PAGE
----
Tens of thousands of students across Maryland took the all-important High School Assessments this week, but missing among the test takers were some of those less likely to pass.
After schools Superintendent Nancy S. Grasmick issued a "clarification" of state regulations last March, at least one major school system in Maryland decided to let students who are failing a course opt out of that test until they can pass the course.
The move, some education advocates say, could make pass rates on the test look better than they actually are at a time when there is public pressure to get rid of the high school assessments as a graduation requirement beginning in 2009. Last year, 66 percent of students statewide passed the Algebra I test, and fewer in urban districts such as Baltimore City and Prince George's County, raising fears that many might not be able to graduate.
"If they are looking at the results of the test, and all children are not taking it ... then they risk misleading themselves and the public in general," said Robert Embry Jr., president of the Abell Foundation, which focuses on education, health and other issues in the Baltimore region.
Having some school systems allow students to delay taking the test might also create inconsistencies within the state, said Matthew Joseph, director of Advocates for Children and Youth.
"The new policy seeks to provide clarity but actually adds to the confusion and creates the serious probability of major inconsistencies across the state, within school districts, within schools and within individual classrooms," Joseph said in an e-mail.
State officials defend the clarification, saying it was prompted by questions from school systems that wanted to know if they had flexibility in cases where they did not believe it was in the best interest of a particular student to take the test when the student was failing.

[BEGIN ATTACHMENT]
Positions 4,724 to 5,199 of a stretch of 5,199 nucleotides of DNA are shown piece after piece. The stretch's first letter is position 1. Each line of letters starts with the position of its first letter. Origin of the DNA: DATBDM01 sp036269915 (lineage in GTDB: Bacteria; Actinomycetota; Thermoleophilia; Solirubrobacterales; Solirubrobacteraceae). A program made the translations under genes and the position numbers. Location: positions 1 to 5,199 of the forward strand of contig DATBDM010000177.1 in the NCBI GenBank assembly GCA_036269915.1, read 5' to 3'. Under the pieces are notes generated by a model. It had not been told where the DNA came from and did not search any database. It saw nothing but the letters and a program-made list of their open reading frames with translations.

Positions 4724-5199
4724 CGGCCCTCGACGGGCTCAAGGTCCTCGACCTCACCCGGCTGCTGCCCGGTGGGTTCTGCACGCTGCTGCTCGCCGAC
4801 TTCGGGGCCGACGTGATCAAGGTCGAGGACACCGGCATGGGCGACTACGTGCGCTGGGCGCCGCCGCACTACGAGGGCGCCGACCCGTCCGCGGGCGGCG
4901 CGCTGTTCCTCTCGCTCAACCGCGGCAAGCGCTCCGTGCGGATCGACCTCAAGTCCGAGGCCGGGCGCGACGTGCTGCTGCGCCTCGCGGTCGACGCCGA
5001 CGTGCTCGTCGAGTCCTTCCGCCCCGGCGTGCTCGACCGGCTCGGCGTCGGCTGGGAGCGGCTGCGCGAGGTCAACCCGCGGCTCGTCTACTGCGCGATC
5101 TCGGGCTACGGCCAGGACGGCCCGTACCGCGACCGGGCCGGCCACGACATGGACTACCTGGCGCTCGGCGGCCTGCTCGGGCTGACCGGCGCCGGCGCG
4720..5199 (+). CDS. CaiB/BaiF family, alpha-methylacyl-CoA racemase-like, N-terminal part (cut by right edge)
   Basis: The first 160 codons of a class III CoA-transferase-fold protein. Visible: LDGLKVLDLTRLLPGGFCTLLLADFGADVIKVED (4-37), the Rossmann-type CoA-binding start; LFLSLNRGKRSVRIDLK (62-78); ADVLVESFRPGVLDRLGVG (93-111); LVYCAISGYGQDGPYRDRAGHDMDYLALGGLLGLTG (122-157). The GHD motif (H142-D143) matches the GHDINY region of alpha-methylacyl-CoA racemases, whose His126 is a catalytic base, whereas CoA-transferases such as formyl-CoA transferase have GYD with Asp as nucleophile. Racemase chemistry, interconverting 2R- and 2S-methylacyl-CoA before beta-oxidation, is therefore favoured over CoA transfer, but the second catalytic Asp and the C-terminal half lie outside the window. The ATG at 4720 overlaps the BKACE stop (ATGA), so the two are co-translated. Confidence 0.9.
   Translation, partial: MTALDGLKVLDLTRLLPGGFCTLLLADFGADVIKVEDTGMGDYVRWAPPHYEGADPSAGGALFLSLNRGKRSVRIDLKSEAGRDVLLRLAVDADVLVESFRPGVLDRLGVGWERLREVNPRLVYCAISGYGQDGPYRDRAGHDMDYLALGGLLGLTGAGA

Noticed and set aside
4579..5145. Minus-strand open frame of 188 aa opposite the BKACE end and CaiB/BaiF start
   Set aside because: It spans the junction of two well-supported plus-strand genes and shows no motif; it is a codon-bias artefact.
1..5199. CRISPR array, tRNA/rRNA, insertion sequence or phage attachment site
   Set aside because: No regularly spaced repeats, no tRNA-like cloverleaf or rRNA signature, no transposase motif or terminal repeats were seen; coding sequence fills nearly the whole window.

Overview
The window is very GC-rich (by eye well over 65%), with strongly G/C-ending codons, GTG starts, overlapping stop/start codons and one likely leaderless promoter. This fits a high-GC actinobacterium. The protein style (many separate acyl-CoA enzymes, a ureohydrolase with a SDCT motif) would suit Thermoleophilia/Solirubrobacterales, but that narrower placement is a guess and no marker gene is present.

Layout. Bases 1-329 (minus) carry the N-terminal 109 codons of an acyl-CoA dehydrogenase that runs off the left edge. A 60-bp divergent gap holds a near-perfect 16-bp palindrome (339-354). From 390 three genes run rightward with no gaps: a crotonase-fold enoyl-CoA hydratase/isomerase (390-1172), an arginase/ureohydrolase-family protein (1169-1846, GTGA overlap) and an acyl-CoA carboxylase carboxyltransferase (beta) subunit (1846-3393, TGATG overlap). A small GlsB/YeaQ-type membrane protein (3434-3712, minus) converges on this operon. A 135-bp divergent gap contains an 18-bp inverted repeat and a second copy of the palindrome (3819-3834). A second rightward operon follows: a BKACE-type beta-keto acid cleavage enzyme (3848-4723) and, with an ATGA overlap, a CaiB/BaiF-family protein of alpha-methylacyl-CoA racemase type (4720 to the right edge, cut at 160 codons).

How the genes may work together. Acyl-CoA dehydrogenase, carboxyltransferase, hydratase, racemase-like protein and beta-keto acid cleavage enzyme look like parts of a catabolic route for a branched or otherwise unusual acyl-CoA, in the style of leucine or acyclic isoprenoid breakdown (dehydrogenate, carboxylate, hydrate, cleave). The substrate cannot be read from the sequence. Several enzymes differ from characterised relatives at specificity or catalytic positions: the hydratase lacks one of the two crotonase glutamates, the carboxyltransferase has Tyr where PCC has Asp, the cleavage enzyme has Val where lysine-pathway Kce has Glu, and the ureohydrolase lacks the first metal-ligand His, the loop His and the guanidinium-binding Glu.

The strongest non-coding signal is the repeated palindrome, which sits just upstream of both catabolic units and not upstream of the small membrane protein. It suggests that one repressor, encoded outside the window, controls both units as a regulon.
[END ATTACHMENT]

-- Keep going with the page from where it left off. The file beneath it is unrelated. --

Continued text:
The question was taken to an assistant attorney general, who said the regulation could be interpreted to mean that students didn't have to take the test until after they had completed the course.
"We don't expect that a lot of students aren't going to be taking the test because of this," said William Reinhard, a spokesman for the State Department of Education.
Students take the High School Assessments in Algebra I, American government, English II and biology at the end of the course. Before the clarification, which was sent in a memo to local superintendents March 16, school systems required all students to take the test at the end of the course, even if they had failing grades in the class.
Students can retake the HSAs as many times as they want until they pass it, but today's high school sophomores have been told they must pass all four tests or have a combined minimum score to get a diploma. The test is offered several times every year.
Based on test results in the past few years, thousands of students across the state might be denied a diploma beginning in 2009. That worry has created a groundswell of public opposition to making the tests so high-stakes.
Grasmick and the state board believe, however, that linking the diploma to the tests helps to raise academic standards and makes high school more rigorous, particularly in the lowest-performing schools. Maryland is joining 21 states that make the awarding of a high school diploma contingent on the passage of a set of tests.
In California, the number of high school graduates dropped by as much as 50,000 last year, the same year the state linked getting a diploma to a high school exit exam, according to a report in the San Francisco Chronicle.
Some of the highest test failure rates are in Baltimore City, but school officials there, after an internal review, decided to continue giving the exams to every student enrolled in a course. "We were worried about the perception if we were to tell huge numbers of students not to take the test," said Baltimore's chief academic officer, Linda Chinnia.
About 1,800 students in Baltimore City are failing a course they need to pass the test and have been absent more than a month. Those students, Chinnia said, would have been advised not to take the test.
But she said the school system worried what it would do to a student's motivation if he or she were advised not to take the exam. In addition, she said, "For many of our students, multiple opportunities on the test does help them do better." Even if a student fails the test, she said, the results provide information about what material the students have not mastered.
Baltimore, Anne Arundel and Carroll counties decided to continue giving all students the test.
"I think every student should take the test. It shows how much you have learned over the year," said Brian Frazee, the student member of the Maryland State Board of Education and a senior from Waldorf.
By taking the test, Frazee said, students would learn what areas they are weak in.